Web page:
Derbyshire I


Cavers x 20, including Alex Herriott, Jana Carga, Dan Greenwald, Fiona Hartley, Jan Evetts, Jarvist Frost, Kate Smith, Nathan Daniels, Rhys Tyers, Saber King, Sally Dacie, Thomas McCarthy-Ward, William French


Madness in stores! So began the infamous trip to Derbyshire, with two minibuses to be loaded with gear and excited cavers. Packing your kit earlier on in the week is definitely the way to ensure you're not missing anything. Stores was stripped of oversuits, harnesses, SRT gear, and wellies (but only the ones in the size desired of course).

Jarv and company departed in their minibus for a journey of fun while the rest of us waited for Dan and Nathan to join us. Once present we jumped in the minibus and set off for the M1. The journey was uneventful until we actually got to the winding roads of Derbyshire, where various excursions up the wrong roads and into muddy fields that threatened to take the minibus as a hostage provided entertainment! Still we got to the Orpheus hut eventually, greeted by stern gusts of wind and the rest of our happy caving clan.


Saturday: Giant's Hole Dan, William, Thomas, Fiona, Kate... (and others who were meant to be there, can't remember who!)

After a lot of faff exchanging kit bags between minibuses, freshers packing rope, and the standard breakfast of bountiful energy, we set off to our respective destinations: Giant's and P8 in one van, Maskhill mine and Winnats Head in the other. The wind was still well up and whistling across the hills; near took your breath away when changing, and certainly took your body heat!

Leaving our money in a box, we made the short walk to begin our relatively enjoyable jaunt around the Giant's Hole Round trip. Into the large entrance hole and follow the passage along to Garland's Pot, the ladder pitch, where while waiting for Dan to ready the ladder and lifeline we heard the familiar 'eyy ohh!' salutation of fellow Imperial cavers behind us. Jarv's group had, despite all the time preparing their tackle bags in the morning, managed to forget the rope for their trip - classic mistake! So they'd come to join us.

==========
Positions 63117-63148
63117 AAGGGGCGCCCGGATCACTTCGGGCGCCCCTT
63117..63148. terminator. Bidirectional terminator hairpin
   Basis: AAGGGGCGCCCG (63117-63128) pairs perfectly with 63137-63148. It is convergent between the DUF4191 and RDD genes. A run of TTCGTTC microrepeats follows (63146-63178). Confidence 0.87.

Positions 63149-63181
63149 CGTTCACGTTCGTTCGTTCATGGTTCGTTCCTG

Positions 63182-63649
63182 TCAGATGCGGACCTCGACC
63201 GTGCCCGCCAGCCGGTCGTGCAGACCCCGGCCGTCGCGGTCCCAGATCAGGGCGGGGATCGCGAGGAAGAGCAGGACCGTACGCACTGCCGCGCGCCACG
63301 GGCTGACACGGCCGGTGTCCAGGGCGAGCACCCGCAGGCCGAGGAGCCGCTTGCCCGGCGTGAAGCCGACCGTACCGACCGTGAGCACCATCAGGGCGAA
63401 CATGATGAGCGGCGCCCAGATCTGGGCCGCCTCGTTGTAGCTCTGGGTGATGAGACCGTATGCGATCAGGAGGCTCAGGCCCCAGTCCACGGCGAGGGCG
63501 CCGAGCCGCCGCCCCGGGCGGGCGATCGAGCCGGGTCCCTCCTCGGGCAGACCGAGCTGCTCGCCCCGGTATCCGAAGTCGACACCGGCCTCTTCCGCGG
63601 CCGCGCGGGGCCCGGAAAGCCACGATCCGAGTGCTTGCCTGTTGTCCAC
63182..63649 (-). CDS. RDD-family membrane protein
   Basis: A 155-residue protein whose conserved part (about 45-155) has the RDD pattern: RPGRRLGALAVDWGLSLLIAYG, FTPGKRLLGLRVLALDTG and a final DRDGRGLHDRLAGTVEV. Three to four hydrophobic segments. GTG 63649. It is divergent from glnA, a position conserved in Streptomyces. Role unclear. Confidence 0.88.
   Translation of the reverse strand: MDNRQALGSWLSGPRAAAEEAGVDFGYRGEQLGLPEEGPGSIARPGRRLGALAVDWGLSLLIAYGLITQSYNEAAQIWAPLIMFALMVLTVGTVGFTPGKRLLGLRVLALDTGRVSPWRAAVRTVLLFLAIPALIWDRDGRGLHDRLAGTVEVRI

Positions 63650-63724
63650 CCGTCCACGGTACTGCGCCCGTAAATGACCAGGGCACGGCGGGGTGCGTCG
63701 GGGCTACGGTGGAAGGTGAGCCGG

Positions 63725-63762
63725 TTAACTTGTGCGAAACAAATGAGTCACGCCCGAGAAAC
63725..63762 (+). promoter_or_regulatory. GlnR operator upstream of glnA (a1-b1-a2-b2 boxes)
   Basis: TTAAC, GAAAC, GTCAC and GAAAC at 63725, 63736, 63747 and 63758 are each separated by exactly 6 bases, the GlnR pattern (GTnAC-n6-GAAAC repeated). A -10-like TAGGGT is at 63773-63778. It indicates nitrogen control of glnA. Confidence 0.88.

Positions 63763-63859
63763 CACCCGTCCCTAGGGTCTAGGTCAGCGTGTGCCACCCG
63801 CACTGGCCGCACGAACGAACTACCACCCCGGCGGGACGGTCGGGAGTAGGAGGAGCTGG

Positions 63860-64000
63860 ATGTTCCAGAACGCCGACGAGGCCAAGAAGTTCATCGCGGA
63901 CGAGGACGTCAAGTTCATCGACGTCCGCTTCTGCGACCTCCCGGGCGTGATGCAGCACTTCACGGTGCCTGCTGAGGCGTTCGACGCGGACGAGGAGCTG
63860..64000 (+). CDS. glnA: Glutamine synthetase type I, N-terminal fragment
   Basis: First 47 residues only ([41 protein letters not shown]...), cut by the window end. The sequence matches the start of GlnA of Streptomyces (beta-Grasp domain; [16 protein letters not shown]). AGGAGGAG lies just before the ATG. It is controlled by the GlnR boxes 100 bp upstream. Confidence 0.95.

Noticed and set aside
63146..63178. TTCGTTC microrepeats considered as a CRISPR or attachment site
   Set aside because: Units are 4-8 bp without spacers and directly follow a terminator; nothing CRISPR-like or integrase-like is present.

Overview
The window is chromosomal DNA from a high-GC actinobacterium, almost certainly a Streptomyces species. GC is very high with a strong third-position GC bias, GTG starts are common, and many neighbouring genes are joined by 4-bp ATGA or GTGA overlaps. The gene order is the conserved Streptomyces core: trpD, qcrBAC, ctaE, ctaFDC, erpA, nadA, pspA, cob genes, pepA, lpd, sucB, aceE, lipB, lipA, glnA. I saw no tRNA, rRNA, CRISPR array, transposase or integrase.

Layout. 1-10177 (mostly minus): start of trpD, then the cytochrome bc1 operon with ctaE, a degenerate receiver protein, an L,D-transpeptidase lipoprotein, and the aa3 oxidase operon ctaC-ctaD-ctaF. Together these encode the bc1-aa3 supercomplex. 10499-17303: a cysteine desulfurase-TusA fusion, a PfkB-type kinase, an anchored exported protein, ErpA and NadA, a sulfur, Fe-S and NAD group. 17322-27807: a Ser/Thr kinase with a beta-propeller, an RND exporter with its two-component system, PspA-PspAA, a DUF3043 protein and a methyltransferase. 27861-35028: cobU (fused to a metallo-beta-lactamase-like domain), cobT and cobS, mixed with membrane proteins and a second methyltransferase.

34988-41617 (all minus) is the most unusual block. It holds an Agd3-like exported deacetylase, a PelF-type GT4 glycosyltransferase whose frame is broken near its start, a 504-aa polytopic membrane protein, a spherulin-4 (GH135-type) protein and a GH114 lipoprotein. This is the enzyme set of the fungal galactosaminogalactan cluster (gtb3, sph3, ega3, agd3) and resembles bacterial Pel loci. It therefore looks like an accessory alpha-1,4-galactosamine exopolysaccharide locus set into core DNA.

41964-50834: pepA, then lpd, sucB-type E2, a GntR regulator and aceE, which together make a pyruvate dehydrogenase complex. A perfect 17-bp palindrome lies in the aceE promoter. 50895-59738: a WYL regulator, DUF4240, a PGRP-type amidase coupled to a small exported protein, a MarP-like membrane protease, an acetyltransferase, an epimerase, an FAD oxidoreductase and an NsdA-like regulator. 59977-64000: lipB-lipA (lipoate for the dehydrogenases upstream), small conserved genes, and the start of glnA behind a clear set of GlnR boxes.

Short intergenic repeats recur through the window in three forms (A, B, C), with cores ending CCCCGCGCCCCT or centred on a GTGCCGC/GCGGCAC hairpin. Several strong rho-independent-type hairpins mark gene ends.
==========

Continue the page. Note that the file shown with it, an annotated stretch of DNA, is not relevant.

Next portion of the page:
In a rift opposite the bottom of the pitch - I remembered ladders from Swildon's in the Mendips and thankfully did not crush my finger against the wall this time! - begins the aptly-named Crabwalk, which some have called an extended sick joke but didn't seem so bad to me, just tedious. It seems endless though of course it isn't, not at all. Some squeezes and many twists and turns later, the Crabwalk narrows to the Vice. You'll probably either not notice it at all or take a dip in the stream to continue on. Very refreshing.

Eons later (or maybe only a few minutes, who knows or cares) we reached the end of the Crabwalk. We took a look at the sump and a quick break to eat the insanely rich dark chocolate Saber had brought along for the trip. The whole group was needed for that. We entered the Eating House and one by one tackled an upwards climb with in-situ rope. Further on we could either go through a brief crawl or take an easy passage that looped around to the same destination. Dan proclaimed only boring people took the passage, not that Thomas cared! After this short crawl which a couple of us, watching others come through, nicknamed the birthing canal, we continued on through another crawl.